Defined by Faith

Today marks three months of healing from a disease that proved to be much bigger than the slight pain and small symptoms that took me to the doctor in the first place.

It’s been three months since receiving the initial scans that revealed a mass in my appendix.

It’s been two months since my first surgery, an appendectomy, to remove what turned out to be a carcinoid tumor which is a type of neuroendocrine tumor and a slow-growing cancer. Because of the abnormal cells throughout the appendix, a second surgery was necessary.

It’s been one month since my second surgery, which was a right hemicolectomy to remove part of the right side of my colon and regional lymph nodes. This surgery revealed that the tumor has metastasized to one of the lymph nodes and some fatty tissues.

A cancer diagnosis has come piece-by-piece rather than one moment of understanding. At each appointment, with each test, and with each surgery, I learned more about what was going wrong in my body. 

But I knew right from the beginning how I wanted to manage the fear of the unknown. 

On March 19 in the midst of making my son’s birthday dinner and after days of waiting for results, I received a phone call from the first GI doctor I visited. (BTW, I’ve found that it’s not usually a good sign when the doctor calls with the results.) 

On a random pad of paper by my phone, I scribbled the words “mass formed in appendix” and the name of the surgeon she had referred me to.

At the bottom, while still processing, I wrote this question and answer to myself: 

How will I approach this? With optimism and faith.

Faith and Optimism

Three months past that declaration, how am I doing? Physically, emotionally and spiritually?

Physically, I’ve weathered through a decent surgical recovery both times albeit with a rotator cuff injury that appeared after the first one and hasn’t healed yet. My pain, other than in my shoulder, is manageable without a lot of medication, but extreme fatigue has not let up for months.

I am doing more every week, not every day, but every week. I sleep a lot. I sleep late and take one or two naps every day. I don’t live in my pajamas, but I can still only wear jeans for a couple of hours. I’m trying to incorporate more fresh fruits and vegetables, other meats and whole grains into my diet to see how I tolerate them. Some have been okay, others not so much.

The surgeon’s office has handed me over to a medical oncologist. We visited with this new doctor a little more than a week ago. He’s the one who will monitor me and determine further treatment. That treatment for now will be periodic blood work and scans for any additional tumors starting at the beginning of August and every few months after that.

Emotionally, I felt a huge relief from that visit. My outlook has changed from a day-by-day focus to one in which I feel I can plan our family vacation for the summer or brainstorm story ideas for my next book. I’ve begun to visualize life down the road.

During these three months, my perspective closed off from anything but the present day or two before me. While I have mourned these unexpected health changes and what they might mean for my future, my short-term outlook had more to do with the need to heal in the present.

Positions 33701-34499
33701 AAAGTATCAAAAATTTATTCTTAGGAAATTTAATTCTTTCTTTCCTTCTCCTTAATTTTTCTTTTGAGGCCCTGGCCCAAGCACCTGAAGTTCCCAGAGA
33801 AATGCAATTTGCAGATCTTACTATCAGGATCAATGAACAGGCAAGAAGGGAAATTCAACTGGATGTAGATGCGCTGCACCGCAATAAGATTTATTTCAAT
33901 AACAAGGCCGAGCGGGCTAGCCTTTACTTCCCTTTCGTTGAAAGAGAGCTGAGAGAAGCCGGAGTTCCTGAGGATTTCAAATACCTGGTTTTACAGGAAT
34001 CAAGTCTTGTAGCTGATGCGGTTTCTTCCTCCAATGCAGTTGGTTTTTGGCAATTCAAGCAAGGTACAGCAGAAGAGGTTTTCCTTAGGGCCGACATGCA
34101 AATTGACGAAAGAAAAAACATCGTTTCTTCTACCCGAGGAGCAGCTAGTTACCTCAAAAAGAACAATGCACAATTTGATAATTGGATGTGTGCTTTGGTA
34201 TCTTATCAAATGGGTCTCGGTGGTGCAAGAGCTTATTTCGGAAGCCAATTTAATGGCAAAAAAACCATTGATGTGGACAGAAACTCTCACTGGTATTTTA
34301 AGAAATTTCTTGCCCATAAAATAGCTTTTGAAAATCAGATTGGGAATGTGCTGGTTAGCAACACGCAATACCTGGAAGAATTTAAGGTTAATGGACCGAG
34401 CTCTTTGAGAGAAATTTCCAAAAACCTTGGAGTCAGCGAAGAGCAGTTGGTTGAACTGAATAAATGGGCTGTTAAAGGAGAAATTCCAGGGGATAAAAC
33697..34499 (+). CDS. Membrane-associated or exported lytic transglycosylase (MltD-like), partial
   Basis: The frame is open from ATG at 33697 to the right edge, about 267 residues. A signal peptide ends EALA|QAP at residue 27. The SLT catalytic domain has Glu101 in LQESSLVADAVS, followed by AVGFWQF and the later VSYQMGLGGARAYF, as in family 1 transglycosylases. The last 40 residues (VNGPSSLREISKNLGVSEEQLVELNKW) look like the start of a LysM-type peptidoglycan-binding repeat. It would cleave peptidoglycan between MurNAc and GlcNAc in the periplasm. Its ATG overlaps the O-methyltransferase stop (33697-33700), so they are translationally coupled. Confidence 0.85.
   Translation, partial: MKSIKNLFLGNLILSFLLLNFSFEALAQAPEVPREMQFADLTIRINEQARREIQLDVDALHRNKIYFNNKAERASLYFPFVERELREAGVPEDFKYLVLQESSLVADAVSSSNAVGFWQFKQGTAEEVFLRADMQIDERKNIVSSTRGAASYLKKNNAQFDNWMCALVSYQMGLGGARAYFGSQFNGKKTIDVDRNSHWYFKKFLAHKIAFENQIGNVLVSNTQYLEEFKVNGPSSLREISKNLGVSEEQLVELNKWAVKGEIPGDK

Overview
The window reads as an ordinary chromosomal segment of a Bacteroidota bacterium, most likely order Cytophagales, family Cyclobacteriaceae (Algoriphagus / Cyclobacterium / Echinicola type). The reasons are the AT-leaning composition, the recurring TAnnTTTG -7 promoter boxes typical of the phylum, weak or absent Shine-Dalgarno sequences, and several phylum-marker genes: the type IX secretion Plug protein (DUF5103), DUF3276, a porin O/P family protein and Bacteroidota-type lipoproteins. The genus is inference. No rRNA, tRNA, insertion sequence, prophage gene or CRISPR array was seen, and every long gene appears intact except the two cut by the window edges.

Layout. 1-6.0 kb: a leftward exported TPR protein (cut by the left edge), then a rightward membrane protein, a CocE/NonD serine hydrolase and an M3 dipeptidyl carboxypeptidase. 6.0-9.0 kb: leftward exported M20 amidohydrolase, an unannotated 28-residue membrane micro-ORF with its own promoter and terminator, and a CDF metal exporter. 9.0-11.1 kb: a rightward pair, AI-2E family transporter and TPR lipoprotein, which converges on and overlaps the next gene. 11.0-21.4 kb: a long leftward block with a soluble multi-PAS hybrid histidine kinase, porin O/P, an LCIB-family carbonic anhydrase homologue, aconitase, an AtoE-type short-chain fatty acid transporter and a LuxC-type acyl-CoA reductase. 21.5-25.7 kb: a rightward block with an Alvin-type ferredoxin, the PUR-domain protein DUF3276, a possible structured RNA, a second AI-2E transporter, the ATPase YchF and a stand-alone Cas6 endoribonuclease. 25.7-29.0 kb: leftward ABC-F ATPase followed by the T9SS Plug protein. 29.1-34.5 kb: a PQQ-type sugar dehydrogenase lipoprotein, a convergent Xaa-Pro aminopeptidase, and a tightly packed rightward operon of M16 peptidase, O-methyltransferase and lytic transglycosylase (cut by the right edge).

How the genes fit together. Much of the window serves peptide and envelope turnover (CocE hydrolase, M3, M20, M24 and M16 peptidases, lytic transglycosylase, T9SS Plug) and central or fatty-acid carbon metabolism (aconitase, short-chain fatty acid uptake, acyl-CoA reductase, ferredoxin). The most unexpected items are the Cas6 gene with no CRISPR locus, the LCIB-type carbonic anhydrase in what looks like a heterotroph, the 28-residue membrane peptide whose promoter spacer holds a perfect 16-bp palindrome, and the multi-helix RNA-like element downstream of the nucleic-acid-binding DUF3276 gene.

Such a narrowly focused outlook brings its own emotional challenges. The oncologist tasked me with being observant of my body but not overly panicked. If anything will play tricks on your mind and heart, it’s watching your health without over watching it.

Spiritually, I return often in my thoughts to that spontaneous response written three months ago. To choose faith and optimism is also a minute-by-minute endeavor.  It’s one thing to write it or read it and another to live it, even with the experience of challenges that have tested my faith before.

In the last month, a common phrase or variation of it seems to be everywhere I am just like a new dress or car you just bought and now see all over the town. 

 She was not defined by cancer. You are not defined by cancer. I am not defined by cancer.

I’m not sure I know what it means. Does it mean that cancer isn’t who you are or doesn’t change what you can do or who you will be?

No, cancer does not define me but how can this experience not define my perspective? Define how I see the future? Define how I spend my time? Define how I feel and think and act?

Any trial of any magnitude we face is bound to define how we will see and approach out future.

But what is that outlook, even in the bleakest of circumstances? If that leads to a poor outlook, despondency, lack of hope, anger or disbelief in things you’ve already learned, then I guess cancer or any trial or challenge will have defined us.

But what about the opposite? What if it improves our outlook and learning and growth, despite the circumstances?

A good friend wrote me this:

Isn’t it interesting how all of our lives we learn and study and teach about the Savior and how He takes over our burdens and our sins and our illnesses and then at some point we are asked and then expected to put all of these teachings into practice—apply it in real life—our lives!

Any of these things my friend mentions—burdens, sins, illness—can lead us to a crisis if we let it.

Or our faith can define our future.

Today has not been a great day of outward optimism. I cried in the shower because I can’t lift my arm. I snapped at my kids to vacuum up the floor because I couldn’t. I focused a lot on myself.

But even as mortal and imperfect as we are, because of Him, our Savior Jesus Christ, we can still choose faith. I’m clinging to my pledge to myself and to Him and to my family that I made back in March that whatever else this life brings, I will be defined by faith.



1 Comment

  1. Lynn
    Jun 16, 2014

    Thankyou for all you write. Prayers for your trials and strength to continue in faith. Thank you

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